Robert Allen Campbell.

Phallic worship : an outline of the worship of the generative organs, as being, or as representing, the Divine Creator, with suggestions as to the influence of the phallic idea on religious creeds, ce online

. (page 6 of 12)
Online LibraryRobert Allen CampbellPhallic worship : an outline of the worship of the generative organs, as being, or as representing, the Divine Creator, with suggestions as to the influence of the phallic idea on religious creeds, ce → online text (page 6 of 12)
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the Youdoo feasts of America are isolated and irregular
examples of an unregulated mixture of phallic worship,


superstition, and lewdness. Even in these latter orgies,
the main purpose is not the immediate gratification of
sexual appetite, but some other and more desirable
favor, power, or advantage, which the leaders expect to
gain by these — as they call them — religious or magical


There is no well defined tradition, much less any
authentic history as to when or where the cross was
first used as a religious emblem. Only
the more prominent forms of this sym-
bol will be noticed. The cross in the ' —
form of the letter Tau, with a circle
above it, usually called the CraxAnsata,
or emblem of life, is perhaps tbe most
ancient. This form is very common and ^'^" ^^"

found in many localities remote from each other.

This form of the cross is found in most of the relig-
ious scenes depicted in the temples of Ancient Egypt.
The deities — masculine and feminine — generally carry
it in one hand, while in the other is the ^' staff of
purity." It would seem that these two symbols were a
constant necessity in all initiations of candidates into
the mysteries. They are shown in all exaltations to the
priesthood ; and in the coronation of rulers. '' Life and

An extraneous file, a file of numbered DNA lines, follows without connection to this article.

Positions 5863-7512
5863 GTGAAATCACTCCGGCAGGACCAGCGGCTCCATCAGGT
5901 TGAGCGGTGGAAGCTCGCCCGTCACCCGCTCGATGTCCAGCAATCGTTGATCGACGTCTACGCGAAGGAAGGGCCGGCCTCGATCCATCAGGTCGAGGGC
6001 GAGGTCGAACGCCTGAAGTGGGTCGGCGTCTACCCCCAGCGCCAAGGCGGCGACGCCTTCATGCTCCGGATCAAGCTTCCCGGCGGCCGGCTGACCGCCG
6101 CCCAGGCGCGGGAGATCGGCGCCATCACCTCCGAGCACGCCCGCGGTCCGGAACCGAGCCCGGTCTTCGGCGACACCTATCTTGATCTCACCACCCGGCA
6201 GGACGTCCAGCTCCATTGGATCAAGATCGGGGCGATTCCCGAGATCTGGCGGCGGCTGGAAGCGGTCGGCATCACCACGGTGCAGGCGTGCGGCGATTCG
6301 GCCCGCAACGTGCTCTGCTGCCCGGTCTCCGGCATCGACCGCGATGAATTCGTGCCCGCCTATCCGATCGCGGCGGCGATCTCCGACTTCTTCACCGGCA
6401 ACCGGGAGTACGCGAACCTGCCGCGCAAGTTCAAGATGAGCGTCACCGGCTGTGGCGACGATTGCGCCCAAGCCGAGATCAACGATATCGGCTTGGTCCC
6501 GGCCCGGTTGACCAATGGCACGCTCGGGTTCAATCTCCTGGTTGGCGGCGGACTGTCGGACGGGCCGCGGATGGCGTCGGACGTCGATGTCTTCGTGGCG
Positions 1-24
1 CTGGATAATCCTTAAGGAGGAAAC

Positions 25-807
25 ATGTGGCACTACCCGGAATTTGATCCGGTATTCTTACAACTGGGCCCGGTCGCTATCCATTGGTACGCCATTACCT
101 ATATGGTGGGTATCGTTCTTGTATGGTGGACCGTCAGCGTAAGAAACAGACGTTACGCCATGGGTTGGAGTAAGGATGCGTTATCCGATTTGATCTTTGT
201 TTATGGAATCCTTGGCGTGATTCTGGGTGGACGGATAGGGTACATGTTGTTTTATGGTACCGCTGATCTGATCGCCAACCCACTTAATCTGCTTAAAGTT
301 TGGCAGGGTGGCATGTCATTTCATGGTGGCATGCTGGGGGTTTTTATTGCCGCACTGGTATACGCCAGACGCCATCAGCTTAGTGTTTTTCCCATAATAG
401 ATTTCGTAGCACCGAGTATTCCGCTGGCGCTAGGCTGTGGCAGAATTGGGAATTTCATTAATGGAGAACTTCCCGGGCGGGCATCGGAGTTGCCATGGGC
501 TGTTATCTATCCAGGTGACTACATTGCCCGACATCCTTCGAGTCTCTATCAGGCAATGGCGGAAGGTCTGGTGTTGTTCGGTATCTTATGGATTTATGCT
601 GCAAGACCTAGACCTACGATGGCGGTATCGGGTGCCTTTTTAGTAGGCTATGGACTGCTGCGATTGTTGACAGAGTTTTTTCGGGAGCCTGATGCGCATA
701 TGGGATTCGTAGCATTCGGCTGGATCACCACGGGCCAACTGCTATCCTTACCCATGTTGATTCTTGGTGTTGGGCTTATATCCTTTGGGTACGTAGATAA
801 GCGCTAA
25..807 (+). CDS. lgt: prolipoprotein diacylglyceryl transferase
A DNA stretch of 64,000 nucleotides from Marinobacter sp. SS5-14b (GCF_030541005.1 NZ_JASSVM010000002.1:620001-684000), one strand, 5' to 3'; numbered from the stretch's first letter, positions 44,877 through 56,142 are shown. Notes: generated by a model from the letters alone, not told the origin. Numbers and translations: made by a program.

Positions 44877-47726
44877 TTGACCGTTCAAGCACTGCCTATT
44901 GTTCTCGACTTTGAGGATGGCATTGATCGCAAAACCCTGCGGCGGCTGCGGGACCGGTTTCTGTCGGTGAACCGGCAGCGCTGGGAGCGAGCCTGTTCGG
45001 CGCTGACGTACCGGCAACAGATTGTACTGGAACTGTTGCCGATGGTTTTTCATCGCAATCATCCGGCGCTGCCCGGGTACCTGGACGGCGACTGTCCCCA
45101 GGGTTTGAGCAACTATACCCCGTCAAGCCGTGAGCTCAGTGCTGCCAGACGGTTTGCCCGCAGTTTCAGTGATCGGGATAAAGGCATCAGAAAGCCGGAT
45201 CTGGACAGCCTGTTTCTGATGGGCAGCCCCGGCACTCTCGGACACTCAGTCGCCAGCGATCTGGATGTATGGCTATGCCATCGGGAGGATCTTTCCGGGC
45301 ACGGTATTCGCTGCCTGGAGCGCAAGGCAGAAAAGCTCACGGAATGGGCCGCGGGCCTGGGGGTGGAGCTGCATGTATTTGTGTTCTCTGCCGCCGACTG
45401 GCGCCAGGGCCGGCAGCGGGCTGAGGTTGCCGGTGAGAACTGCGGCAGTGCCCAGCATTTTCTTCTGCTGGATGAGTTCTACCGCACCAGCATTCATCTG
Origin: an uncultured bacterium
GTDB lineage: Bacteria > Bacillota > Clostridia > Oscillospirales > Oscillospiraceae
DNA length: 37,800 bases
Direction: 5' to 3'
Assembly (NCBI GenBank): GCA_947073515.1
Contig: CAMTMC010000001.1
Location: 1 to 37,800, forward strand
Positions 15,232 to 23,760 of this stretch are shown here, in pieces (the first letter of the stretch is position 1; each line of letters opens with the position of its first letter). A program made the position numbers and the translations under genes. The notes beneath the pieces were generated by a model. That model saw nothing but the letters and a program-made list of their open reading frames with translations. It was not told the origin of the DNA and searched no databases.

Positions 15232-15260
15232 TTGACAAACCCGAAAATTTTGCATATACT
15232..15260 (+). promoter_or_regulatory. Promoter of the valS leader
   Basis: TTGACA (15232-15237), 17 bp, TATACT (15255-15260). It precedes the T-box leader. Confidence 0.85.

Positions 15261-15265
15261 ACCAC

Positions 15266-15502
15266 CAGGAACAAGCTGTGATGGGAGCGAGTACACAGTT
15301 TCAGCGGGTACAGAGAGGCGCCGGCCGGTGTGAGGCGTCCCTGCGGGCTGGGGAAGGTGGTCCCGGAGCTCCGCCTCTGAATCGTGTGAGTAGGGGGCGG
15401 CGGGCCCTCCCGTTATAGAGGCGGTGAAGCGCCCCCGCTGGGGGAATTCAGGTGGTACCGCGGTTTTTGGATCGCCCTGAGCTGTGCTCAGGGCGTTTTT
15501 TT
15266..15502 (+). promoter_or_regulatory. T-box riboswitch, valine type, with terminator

purity" were tbe precious gifts of the g'ods to kings
and priests — and the treasures that the latter bestowed
upon favorite assistants or neophytes. That this form
of the cross, in Egypt, had other meanings than life, is


shown by its use to designate allegiance to the worship
of Isis and Osiris. Small statues of Horus are found
also, in which he holds this symbol in his left hand, and
which there means the same as the other statues of that
god, where he holds the detached generative organs of
Typhon. Isis is represented as holding this cross. In
a bas-relief, fi'om the Temple of the South, on the Isle
of Elephantine in the ^ile, called the '' Marriage of the
Hierophant" — that is, his initiation — the candidate
and the priestess both carry this cross in their hand.
Assyrian and Babylonian sculptures frequently exhibit
this form of the cross. Coins found in the temple of
Serapis showed this cross prominent, and were inter-
preted by the early Christian fathers to mean a future
life. Early Phoenician coins show a circular chain
of beads with this form of the cross attached — similar
in every respect to the modern rosary of the Catholic
church. Similar rosaries are found among the Japan-
ese Bnddhists, and the Lamas of Thibet.

Fig. 89. Fig. 90. Fig. 91. Fig. 92. Fig. 93.

The Crux Ansata is also found on the ancient
Runic monuments of Denmark and Sweden — these
monuments are certainly older than the introduction of
Christianity to these countries, and were probably erected
before the Christian era. This form of the cross is the



usual symbol of the planet Yenus, as well as of the
goddess of the same name. In the reversed form, as hi
Figure 92, it is still the coronation emblem of modern
Chi'istian countries. Figure 93 is a modification of the
Crux Aiisata. Figure 94: is copied from Pugin's Glos-
sary of Ecclesiastical Ornaments, and is simply another
modification of the Maltese cross united to the symbol
of the Virgin. It is essentially the Gotliic convention-
alizing of the Crux Ansata. The Egyptians marked
their sacred Avater jars, dedicated to Canopns, with a
cross like Figure 95, and sometimes with one like


Fig. 95. Fig. 96. Fig. 97. Fig. 98.

Figure 96. The Hindus use nearly the same forms, and